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Christmas trees are the centerpiece of the holiday season. But the fear of needles falling can deter shoppers from buying real trees from local growers.  That’s one of the reasons why the NC State Christmas Tree Genetics Program has spent more than four decades working to develop “elite” Fraser fir trees. 


Fraser firs are native to North Carolina’s Appalachian mountains and represent more than 98% of all the Christmas tree species grown and sold in the state. In the late 1990s, the Christmas Tree Genetics Program evaluated and tested tens of thousands of Fraser firs in an effort to identify those with the best genetic characteristics.


Researchers ultimately identified the best 25 from nearly 30,000 trees and then propagated and planted them on a six-acre seed orchard at the Upper Mountain Research Station in 2018. The seed orchard contains more than 1,000 trees, some of which are already producing seed-bearing cones. A single cone can contain up to 100 seeds.  Researchers are collecting the cones for studies and will eventually submit them to a newly constructed seed processing facility in order to distribute the seeds to growers some time between 2026 and 2028.


“Our trees will make the lives of both growers and consumers easier,” said Justin Whitehill, director of the Christmas Tree Genetics Program. 


The trees will not only have a superior growth rate and appearance, but they will also retain their needles longer after harvest. Check out the list below to learn more. 



Fraser firs use cones to spread their seeds. As the cones dry out, they explode and the seeds are released. These seeds eventually sprout into the next generation of trees.

Every Fraser fir tree grows at a different rate, with some sprouting faster than others. But generally, they require at least 7-8 years in the field to reach the commercial height of 6-7 feet. 

Many of the trees available on today’s market originated from older seed orchards, forests or abandoned tree farms, and don’t have improved genetics. When comparing the growth of these trees to their genetically-improved counterparts over the course of seven years, Whitehill found that the genetically-improved trees reached an average height of around a foot taller. 


“Our genetically-improved trees grew an extra 1-2 inches a year,” Whitehill said. “So instead of having to wait 7-8 years for a tree to reach the typical commercial height, growers might only have to wait 6-7 years.” 


If growers plant the genetically-improved Fraser firs from the Upper Mountain Research Station by 2030, that means the trees could be available to consumers by at least 2037.



Fraser Fir is one of the most popular Christmas tree species in the United States, in part because of its symmetrical, conical shape.

The structure of a Fraser fir consists of a straight central stem with branches that turn slightly upward to form a symmetrical, conical shape with a narrow, pointed crown. 

“If a grower can produce a tree like that, it’s great because that’s what customers want,” Whitehill said. “But there is a lot of work that goes into shaping trees.”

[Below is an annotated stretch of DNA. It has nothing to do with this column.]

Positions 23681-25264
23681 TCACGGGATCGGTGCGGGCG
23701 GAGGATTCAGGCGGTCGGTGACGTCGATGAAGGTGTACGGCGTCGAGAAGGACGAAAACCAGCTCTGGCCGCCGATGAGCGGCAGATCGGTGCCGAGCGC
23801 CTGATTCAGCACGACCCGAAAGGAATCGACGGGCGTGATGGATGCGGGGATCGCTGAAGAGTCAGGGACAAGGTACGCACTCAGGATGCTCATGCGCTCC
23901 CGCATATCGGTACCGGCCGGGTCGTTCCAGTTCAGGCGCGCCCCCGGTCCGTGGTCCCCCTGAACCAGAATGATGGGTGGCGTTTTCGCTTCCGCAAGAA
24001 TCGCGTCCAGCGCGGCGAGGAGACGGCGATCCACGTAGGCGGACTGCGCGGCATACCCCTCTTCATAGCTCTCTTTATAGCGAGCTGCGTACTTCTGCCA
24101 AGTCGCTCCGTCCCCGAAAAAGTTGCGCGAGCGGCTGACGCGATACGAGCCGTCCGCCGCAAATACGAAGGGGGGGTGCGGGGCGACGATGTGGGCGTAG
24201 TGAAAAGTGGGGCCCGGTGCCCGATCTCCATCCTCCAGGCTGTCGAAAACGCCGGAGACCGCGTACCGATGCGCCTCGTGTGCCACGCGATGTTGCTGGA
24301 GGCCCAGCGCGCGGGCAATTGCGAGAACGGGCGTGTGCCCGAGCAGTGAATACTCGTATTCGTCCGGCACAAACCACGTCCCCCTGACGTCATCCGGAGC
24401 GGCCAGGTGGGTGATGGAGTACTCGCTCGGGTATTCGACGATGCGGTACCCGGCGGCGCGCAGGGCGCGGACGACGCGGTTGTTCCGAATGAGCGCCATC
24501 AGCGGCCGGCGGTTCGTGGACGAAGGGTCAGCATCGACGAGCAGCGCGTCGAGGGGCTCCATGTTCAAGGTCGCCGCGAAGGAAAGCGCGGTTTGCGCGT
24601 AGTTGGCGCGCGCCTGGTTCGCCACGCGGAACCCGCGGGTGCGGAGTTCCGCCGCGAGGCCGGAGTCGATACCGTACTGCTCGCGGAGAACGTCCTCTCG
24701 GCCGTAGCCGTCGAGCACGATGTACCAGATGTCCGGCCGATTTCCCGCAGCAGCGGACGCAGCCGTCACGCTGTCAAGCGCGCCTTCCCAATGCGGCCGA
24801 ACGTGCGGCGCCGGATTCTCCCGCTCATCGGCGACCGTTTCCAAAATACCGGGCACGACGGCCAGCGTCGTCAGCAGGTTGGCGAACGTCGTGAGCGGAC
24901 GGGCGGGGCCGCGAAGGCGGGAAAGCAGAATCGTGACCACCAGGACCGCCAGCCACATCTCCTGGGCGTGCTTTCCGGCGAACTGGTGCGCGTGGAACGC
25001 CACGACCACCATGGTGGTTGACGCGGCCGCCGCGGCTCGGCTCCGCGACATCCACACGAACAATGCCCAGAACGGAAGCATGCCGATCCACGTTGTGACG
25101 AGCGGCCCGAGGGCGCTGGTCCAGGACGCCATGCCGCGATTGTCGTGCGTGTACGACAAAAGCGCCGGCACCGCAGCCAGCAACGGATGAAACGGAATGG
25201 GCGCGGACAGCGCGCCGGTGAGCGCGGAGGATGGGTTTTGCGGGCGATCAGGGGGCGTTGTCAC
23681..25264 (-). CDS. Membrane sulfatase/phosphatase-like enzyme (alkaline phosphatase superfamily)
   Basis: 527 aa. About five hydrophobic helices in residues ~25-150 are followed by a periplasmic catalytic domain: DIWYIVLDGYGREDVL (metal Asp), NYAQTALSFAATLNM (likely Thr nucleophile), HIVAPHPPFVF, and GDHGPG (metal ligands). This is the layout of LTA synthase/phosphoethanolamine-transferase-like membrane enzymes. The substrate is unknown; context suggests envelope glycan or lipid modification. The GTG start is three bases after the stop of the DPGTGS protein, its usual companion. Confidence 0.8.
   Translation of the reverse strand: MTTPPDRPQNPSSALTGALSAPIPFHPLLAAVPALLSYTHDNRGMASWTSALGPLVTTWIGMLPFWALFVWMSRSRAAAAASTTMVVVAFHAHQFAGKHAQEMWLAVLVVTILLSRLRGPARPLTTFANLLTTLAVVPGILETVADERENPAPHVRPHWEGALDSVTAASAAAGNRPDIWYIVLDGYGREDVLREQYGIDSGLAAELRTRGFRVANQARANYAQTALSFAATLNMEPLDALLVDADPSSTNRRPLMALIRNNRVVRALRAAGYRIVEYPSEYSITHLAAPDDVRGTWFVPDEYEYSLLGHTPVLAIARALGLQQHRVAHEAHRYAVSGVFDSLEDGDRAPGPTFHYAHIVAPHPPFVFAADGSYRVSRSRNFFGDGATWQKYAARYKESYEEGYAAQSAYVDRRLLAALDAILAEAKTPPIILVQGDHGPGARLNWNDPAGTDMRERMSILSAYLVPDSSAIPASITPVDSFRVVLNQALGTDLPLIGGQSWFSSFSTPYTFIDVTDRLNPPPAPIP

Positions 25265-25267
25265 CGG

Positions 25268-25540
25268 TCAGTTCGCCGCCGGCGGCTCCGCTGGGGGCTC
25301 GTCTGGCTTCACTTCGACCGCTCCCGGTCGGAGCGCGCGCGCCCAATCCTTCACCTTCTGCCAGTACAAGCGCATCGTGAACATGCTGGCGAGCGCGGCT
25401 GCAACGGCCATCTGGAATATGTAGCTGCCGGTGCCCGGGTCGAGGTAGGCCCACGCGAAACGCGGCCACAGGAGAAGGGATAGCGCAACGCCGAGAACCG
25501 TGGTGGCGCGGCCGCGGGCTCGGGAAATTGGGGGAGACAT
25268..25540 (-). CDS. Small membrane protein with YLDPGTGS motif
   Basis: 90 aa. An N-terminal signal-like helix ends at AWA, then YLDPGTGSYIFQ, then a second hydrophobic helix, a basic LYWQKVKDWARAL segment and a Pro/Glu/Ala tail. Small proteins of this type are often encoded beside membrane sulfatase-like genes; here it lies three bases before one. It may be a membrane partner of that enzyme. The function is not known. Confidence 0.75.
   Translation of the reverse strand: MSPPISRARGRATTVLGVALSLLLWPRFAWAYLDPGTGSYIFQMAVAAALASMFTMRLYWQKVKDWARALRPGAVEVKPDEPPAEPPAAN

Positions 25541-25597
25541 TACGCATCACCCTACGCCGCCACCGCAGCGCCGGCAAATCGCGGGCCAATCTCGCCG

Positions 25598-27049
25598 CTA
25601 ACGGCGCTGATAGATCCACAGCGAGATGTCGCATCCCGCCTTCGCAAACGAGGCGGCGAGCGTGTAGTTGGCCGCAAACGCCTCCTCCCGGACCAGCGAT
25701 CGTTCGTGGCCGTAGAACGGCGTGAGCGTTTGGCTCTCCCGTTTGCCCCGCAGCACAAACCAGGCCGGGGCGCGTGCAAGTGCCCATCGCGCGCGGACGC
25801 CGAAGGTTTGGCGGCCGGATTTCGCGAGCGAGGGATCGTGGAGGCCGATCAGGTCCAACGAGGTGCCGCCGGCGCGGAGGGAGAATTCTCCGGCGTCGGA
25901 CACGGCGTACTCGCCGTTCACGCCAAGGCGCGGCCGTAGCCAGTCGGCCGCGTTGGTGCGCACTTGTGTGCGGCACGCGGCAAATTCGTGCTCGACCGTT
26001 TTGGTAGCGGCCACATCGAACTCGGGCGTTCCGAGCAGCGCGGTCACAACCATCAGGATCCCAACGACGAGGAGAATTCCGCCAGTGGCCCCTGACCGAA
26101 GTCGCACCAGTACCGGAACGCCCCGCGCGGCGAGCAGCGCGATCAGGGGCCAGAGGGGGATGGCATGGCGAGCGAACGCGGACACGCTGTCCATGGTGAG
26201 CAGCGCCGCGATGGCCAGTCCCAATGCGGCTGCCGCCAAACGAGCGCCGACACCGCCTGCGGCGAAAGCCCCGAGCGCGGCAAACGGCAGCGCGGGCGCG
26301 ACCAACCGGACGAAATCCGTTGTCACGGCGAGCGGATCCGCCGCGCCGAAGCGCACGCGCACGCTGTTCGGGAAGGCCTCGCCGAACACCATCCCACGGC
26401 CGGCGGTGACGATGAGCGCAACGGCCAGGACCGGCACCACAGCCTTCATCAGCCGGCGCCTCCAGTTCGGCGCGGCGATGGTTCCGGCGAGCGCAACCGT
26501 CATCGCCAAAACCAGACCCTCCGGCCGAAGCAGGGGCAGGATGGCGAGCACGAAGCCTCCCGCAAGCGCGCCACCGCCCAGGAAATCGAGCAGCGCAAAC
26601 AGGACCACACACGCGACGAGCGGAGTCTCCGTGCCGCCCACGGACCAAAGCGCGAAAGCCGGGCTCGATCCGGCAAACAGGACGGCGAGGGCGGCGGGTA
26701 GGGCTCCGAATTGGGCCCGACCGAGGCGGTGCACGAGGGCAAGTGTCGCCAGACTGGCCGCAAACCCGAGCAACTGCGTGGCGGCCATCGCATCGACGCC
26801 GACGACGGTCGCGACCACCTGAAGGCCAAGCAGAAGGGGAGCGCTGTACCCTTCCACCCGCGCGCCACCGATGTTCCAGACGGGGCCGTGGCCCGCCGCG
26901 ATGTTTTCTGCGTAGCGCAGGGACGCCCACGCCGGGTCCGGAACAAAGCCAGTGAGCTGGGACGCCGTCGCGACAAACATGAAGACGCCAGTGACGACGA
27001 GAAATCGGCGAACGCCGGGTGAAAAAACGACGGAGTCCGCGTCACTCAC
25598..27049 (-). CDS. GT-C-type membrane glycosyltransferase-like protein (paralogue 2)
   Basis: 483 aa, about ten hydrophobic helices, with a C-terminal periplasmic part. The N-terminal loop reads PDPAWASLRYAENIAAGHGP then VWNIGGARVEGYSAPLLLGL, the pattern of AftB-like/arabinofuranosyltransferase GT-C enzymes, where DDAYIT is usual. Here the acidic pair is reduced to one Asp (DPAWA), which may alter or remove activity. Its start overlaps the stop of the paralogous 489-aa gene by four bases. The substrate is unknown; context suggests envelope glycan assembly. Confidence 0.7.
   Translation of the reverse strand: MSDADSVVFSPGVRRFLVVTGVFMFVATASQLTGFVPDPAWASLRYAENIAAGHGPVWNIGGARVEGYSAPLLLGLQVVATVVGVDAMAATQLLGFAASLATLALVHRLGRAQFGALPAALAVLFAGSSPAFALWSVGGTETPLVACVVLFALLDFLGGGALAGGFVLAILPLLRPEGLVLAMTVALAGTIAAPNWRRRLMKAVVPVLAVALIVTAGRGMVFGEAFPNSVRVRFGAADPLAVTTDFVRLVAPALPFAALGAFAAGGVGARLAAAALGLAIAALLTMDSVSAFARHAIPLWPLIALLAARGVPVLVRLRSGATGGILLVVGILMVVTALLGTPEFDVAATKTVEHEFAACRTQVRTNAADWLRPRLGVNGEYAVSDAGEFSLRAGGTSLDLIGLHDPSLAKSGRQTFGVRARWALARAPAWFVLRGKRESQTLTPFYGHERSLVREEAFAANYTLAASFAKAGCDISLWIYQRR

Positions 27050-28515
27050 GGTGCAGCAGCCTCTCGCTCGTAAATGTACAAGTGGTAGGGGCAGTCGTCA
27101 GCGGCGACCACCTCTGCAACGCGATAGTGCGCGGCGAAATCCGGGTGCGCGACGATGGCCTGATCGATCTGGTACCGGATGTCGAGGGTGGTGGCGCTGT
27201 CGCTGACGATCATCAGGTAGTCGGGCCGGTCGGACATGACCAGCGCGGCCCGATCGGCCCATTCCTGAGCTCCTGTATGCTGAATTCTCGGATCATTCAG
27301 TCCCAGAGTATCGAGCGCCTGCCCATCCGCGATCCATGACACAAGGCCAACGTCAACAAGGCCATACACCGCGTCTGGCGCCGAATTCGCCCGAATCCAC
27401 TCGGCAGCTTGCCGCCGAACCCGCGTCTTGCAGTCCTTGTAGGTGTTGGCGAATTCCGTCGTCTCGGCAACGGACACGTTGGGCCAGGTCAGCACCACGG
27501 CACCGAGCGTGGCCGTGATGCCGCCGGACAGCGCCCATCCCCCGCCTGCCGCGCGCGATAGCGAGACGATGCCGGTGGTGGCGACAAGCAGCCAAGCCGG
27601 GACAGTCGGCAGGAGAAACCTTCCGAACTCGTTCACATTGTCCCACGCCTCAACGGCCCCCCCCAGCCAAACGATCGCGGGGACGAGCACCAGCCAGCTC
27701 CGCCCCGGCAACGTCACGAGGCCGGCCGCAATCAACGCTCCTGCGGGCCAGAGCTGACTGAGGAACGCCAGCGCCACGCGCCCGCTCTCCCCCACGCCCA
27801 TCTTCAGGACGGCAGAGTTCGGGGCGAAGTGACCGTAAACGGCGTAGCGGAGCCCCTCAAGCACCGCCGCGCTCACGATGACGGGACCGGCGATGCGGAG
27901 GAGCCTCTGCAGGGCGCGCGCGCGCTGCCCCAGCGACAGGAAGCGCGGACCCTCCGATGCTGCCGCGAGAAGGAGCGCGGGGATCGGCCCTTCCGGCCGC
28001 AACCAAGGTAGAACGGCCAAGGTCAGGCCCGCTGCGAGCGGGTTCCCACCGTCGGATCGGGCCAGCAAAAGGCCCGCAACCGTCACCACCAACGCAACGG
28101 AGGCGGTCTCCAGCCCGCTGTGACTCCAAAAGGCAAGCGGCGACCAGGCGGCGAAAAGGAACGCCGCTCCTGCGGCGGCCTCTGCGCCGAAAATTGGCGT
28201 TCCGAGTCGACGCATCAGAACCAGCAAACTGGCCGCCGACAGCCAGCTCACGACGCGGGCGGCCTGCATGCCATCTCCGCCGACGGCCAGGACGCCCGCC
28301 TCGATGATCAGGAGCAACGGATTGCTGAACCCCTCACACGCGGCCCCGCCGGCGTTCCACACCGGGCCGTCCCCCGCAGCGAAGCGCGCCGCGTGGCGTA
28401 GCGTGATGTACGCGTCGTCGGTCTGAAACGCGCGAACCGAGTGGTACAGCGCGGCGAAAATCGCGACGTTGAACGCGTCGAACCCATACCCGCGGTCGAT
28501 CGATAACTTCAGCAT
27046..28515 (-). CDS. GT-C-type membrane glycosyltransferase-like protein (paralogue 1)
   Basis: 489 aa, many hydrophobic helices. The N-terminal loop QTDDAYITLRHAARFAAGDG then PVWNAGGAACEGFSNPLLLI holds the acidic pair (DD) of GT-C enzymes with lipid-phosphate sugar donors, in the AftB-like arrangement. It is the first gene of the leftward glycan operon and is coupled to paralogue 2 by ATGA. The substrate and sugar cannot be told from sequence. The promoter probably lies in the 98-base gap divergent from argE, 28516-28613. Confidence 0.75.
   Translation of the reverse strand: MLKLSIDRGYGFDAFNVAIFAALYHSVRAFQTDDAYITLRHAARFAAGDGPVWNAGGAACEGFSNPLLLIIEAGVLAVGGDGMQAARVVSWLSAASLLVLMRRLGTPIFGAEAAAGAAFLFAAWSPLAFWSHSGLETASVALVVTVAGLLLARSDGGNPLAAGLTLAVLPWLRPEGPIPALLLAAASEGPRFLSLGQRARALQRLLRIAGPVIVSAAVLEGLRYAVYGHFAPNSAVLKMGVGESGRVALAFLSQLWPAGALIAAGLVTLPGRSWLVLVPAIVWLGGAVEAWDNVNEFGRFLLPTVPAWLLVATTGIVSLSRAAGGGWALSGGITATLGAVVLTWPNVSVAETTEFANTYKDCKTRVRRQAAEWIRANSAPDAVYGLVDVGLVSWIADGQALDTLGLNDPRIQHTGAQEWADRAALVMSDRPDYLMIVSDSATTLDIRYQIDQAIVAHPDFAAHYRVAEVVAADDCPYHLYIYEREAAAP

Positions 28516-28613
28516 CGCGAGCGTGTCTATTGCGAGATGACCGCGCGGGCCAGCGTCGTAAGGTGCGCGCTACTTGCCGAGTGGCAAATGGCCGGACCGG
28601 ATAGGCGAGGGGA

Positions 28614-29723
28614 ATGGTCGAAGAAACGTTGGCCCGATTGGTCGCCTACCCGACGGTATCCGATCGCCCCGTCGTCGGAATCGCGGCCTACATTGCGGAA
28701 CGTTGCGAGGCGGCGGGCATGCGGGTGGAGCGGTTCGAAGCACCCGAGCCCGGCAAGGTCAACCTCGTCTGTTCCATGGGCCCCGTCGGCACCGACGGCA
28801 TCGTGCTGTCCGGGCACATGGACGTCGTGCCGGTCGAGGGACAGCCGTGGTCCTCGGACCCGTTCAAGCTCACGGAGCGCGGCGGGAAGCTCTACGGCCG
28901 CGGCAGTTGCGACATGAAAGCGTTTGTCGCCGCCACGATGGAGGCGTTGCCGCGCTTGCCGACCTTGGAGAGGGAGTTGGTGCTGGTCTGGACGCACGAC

Between July and August, many growers shear Fraser firs to slow the growth rate of the trees. This ensures that the trees develop into the preferred shape. 

The shape of Fraser fir is controlled at least in part by genetics, though researchers don’t know specifically which genes are responsible for it. 

When the Christmas Tree Genetics Program identified the best 25 trees to propagate and plant at the Upper Mountain Research Station seed orchard, they considered the appearance of the trees as part of their selection criteria. 


“Each of the trees selected for the orchard had a conical shape with dense branches, so we expect their offspring to grow that way as well,” Whitehill said. 


He added, “If we can grow trees that already look like that and reduce or eliminate the need for manual labor, it’s going to save money for growers. It’s also going to make customers happy.” 



Fraser firs have soft, dark green needles with silvery undersides.

Conifer trees tend to lose their needles at some point after they’ve been harvested due to the significant stress of being separated from their root system, according to Whitehill. Experimentally, Whitehill said that most conifers experience the highest level of needle loss 40 days following harvest. Fraser firs, however, can hold onto their needles for several months — one of the key reasons why they’re so popular.

A Fraser fir’s ability to retain its needles after harvest is almost entirely controlled by its genetics, but it can also be affected by environmental conditions. When exposed to freezing temperatures, for example, a Fraser fir tree will retain upwards of 95% of its needles. 

“In the mountains, if the weather is cooler and you get freezing temperatures, it shuts down the tree’s biological activities and slows down needle loss,” Whitehill said. But with Christmas tree growers facing pressure to produce greenery earlier every year, they need trees that will retain their needles under warmer-than-average temperatures. The Fraser firs developed by the Christmas Tree Genetics Program are expected to lose less than 1-2% of their needles, according to Whitehill, even in the absence of cooler temperatures. 

“You might not even need to vacuum with the genetics developed by our program ,” Whitehill said. 

This article was written by Andrew Moore, marketing and communications manager for the College of Natural Resources at NC State University (December 1, 2023). It was originally published online at

This article reprinted with permission of NC State News (

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